Mobile phones have over the last couple of years, overtaken the usage of fixed-line telephones, something that has also contributed to people favouring instant messages over making calls.

Last year Telkom had 3.4 million fixed lines around the country, but according to the latest results documentation, the company shed around 200 000 fixed-line customers in the last year, taking that figure down to around 3.2 million fixed lines.

The rise in popularity of mobile phones, together with the relatively cheap cost of making a call, also contributed to there being fewer payphones.

To put that into perspective, Telkom’s annual report for 2015 states that it had around 42 000 payphones still in operation. But according to this year’s result, that figure has dropped by 40%, down to 27 000 phones.

The annual decline of payphones around the country.

To further drive that thinking, Telkom added a hefty amount of people to its mobile subscriber network. In 2015 it had around 2.1 million mobile subscribers, but in the annual results for this year, the figure jumped by 27% to 2.7 million. In case you were wondering, just under 2 million of those are pre-paid customers.

People are also making more calls, or at least making contact with more people – the average revenue per user has increased to just over R51 per pre-paid user, which is an increase of 37% when compared to last year.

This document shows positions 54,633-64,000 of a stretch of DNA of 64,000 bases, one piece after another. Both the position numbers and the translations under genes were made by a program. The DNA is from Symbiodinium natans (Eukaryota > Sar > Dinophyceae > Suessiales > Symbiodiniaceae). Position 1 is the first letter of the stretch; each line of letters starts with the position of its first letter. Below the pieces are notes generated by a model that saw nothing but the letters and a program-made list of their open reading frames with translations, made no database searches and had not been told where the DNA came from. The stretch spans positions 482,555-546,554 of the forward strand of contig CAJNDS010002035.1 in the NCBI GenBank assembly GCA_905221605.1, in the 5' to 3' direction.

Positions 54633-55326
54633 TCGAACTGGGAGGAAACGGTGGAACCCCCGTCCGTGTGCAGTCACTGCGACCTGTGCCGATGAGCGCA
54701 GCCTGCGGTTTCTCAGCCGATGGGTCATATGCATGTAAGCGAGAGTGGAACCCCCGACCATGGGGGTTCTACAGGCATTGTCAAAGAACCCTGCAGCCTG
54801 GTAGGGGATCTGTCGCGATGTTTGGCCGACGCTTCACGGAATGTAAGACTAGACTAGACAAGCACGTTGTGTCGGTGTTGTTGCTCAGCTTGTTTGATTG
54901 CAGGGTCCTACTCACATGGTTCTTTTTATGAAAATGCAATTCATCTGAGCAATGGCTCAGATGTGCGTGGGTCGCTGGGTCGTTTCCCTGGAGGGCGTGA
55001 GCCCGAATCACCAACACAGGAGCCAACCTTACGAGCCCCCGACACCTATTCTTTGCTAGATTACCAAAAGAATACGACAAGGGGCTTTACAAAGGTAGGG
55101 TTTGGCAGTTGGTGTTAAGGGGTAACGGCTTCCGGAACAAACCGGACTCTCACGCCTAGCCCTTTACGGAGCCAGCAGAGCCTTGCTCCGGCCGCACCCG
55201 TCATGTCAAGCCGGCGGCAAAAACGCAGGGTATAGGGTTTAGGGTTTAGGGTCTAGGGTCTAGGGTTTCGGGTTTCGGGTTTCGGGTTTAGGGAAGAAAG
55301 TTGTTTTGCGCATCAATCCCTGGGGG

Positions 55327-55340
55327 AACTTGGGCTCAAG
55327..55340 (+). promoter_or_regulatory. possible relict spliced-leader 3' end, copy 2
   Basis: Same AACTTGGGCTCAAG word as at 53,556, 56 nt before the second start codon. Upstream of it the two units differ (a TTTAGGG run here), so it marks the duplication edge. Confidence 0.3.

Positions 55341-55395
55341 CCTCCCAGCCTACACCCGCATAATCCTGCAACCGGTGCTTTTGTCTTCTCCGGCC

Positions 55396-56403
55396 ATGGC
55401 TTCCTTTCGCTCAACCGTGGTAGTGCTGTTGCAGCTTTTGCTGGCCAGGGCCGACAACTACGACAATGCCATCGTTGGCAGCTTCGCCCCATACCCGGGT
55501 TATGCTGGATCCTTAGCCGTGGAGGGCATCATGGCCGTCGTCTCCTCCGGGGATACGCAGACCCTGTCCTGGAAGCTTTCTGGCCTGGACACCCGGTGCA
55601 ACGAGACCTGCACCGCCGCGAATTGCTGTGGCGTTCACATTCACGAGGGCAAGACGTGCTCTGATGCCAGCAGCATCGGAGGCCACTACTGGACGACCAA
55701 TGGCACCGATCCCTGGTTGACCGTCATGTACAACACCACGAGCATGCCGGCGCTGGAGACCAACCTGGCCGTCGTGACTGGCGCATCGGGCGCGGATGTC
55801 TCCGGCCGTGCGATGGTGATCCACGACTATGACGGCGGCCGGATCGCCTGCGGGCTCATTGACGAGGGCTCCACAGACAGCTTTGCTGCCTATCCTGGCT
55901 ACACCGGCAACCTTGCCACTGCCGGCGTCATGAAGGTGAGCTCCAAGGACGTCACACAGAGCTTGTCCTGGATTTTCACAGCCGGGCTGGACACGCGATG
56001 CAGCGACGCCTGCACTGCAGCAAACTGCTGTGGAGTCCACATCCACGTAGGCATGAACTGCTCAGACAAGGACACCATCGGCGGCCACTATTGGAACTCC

“The mobile business has been a star performer over this phase reducing its EBITDA (Earnings Before Interest, Taxes, Depreciation and Amortisation) loss from R2.2 billion three years ago to R43 million this year. Since the fourth quarter, the mobile business has been showing sequential break-even on a monthly basis,” Telkom said in a statement.

But if more customers start making use of a different service, the less popular one might become obsolete – and Telkom wants to at least manage the decline of fixed lines.

“The fixed-to-mobile substitution continues and we are managing the decline in voice through offering bundled products and migrating customers from traditional voice to data-based products, which has seen a reduction in the accelerating negative growth experienced in recent years,” it said.

We are surmising that in the next five years or so, payphones will be a thing of the past. Mobile phones are becoming so much cheaper by what seems like the month, and data access and talk time is also becoming more affordable.

Who knows, at this rate the transition to a fully mobile world might come sooner than we think.

[Image – CC by 2.0/Dave Bledsoe]


Charlie started his professional life as a motoring journalist for a community newspaper in Mpumalanga, Charlie explored different journalistic angles since his entry into the fast-paced world of publishing in 2006. While fostering a passion for the arts, Charlie developed a love for technology – both which allowed him to serve as Entertainment and Technology Editor for an online publication. Charlie has since been heavily involved in consumer technology for various websites and publications. He thoroughly enjoys World War II films and cerebral documentaries; aviation; photography and indie music. Oh yes, and he also has a rather strange obsession with collecting coffee mugs from his travels.